Saturday, January 31, 2015

Live the Miracle of Finding and Being the Real You

"To be yourself in a world that is constantly trying to make you
something else is a great coup."  ~Ralph Waldo Emerson

When I first began writing essays for the Internet in 2007, I had no idea that my passion and commitment would become focused on chronicling the insights I gained from daily life challenges in order to help others on their own life paths.  Along the way, I came to realize that we're all on a sacred journey to discover how life on Earth is really meant to work, and how to love ourselves and others enough to accept all the Good the world has to offer.

For me, that last part meant several decades of plumbing the depths of my subconscious to uncover the false self-images I concocted as a child to protect myself in what I felt was a lonely, overwhelming and unsafe environment.  And I was very good at it.  Unfortunately, I think I also had help from some unknowing adults who added their own unwise directives into my innocent and wide-open mind. 

Whatever the source of the negative information that was downloaded into my subconscious, I'm finally learning how to recognize and release these defensive and fake barriers so that I can fully live as the Real Me I was born to be.

I'm now able to respond fairly quickly when another layer of a false self-image is seeking my attention.  When a life issue pops up that pushes my confidence buttons, I feel the familiar emotion and frustration that tells me here we are again, and it isn't to be ignored.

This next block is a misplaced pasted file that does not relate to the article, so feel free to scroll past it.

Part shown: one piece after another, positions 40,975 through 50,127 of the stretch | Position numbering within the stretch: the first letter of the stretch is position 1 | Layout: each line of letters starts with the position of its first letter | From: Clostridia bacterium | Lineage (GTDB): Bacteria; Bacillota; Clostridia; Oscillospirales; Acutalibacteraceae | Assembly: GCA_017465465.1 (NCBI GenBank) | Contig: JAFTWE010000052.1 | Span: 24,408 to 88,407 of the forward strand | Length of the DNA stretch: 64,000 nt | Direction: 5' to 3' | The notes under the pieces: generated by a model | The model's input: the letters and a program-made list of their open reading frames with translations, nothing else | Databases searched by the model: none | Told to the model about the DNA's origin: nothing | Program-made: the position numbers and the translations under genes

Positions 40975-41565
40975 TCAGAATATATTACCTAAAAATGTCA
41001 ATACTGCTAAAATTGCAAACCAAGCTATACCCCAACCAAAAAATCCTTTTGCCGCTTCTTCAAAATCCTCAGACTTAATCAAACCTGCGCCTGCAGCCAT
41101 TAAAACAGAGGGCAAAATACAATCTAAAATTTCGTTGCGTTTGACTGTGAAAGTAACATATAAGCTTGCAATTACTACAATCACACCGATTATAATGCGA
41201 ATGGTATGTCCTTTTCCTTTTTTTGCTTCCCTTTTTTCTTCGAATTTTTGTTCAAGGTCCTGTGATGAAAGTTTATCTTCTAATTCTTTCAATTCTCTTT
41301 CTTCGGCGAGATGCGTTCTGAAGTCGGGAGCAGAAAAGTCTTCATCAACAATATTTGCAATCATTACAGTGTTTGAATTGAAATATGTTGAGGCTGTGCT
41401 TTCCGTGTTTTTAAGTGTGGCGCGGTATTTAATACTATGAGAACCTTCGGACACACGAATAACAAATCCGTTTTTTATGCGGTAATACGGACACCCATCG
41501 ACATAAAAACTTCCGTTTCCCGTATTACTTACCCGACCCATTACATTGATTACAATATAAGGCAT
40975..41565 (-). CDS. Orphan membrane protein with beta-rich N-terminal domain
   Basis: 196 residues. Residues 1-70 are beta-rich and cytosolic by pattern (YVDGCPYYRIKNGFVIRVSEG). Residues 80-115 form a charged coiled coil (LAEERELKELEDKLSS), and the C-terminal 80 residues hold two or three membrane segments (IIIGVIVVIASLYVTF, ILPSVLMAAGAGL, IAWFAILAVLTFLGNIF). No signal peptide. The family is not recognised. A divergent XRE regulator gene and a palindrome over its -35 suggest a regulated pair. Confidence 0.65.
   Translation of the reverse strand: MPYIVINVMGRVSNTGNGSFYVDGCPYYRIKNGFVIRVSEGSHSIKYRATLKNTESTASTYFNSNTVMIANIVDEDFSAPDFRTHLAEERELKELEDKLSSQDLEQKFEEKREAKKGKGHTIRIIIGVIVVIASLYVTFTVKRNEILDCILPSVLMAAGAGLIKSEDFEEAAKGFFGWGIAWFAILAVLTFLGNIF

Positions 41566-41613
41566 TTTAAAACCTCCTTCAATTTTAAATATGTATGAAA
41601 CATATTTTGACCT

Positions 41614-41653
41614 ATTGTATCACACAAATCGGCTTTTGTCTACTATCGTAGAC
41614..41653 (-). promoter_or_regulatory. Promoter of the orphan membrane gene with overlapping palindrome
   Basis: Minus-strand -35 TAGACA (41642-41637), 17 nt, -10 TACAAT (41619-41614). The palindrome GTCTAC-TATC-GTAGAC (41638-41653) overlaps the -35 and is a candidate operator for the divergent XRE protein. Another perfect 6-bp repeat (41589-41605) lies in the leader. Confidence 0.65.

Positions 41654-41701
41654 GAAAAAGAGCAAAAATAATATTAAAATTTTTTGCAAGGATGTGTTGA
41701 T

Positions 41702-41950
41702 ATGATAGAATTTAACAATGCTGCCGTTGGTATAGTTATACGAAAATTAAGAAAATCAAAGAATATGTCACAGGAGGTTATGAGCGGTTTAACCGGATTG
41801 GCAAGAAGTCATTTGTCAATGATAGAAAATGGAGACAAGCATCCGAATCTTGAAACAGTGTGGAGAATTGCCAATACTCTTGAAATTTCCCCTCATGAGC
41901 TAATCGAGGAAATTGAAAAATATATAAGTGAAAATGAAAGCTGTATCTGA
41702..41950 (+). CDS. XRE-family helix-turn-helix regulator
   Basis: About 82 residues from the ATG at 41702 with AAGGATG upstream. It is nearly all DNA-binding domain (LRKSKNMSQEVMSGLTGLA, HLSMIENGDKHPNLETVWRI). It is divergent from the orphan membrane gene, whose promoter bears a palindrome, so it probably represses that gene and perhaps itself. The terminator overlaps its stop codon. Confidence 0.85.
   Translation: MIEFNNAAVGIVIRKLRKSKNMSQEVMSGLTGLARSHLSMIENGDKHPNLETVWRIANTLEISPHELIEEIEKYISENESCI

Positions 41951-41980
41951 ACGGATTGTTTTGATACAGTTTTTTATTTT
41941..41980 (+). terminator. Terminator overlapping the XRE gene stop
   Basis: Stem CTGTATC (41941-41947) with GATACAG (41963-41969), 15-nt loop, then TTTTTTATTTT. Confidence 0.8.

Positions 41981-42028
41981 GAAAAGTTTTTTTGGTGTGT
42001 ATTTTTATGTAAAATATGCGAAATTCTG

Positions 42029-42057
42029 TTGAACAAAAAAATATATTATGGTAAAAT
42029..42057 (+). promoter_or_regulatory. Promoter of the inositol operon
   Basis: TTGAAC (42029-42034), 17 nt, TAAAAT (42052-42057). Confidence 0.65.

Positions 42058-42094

For example, I was recently introduced to the work of a young man who is on a similar spiritual path, is a highly successful author-writer-speaker, and about five decades younger than I am.  I was delighted by his gifts, commitment and obvious success, and saluted him with an honest clarity that resonated with every fiber of my being.

When I thought about his wonderfulness the next morning, however, I was shocked and surprised to find that I had slipped back into an old habit of judging and comparing myself to others, and coming up with the short end of the stick.  It seemed he was so much better than I am, at everything.  This felt like a mini-emotional earthquake and once again I was a defenseless child, filled with self-doubt, sadness and shame.

I immediately took out my journal and asked for the truth in this situation, and waited.  The answer indicated that once I could identify the cause and effect of this specific false self-image, I would realize it was no longer appropriate and consciously do what I was led to do to release it.

I was led to sit quietly, say a prayer and go within.  I started the process with a mental and emotional walkabout through my childhood.  I saw in my mind's eye that even though I was born into a large family, I felt alone, defenseless and helpless. It was an added benefit to be experiencing this as the highly-sensitive adult I am now.  This made it easy to understand why as a highly-sensitive child I felt such a strong need to protect myself.  Also, since discipline in my early life was often delivered with anger, I decided that in order to be accepted loved and secure, I would have to be not just super good but perfect.  Bingo--my first major false self-image.

This insight really hit home because for the major part of my life I had struggled to be "perfect" in the opinion of others in hopes of receiving good in return.  Of course I knew that being without fault isn't possible, but I honestly thought that aspiring to such a state wouldn't hurt anyone and was in some way admirable.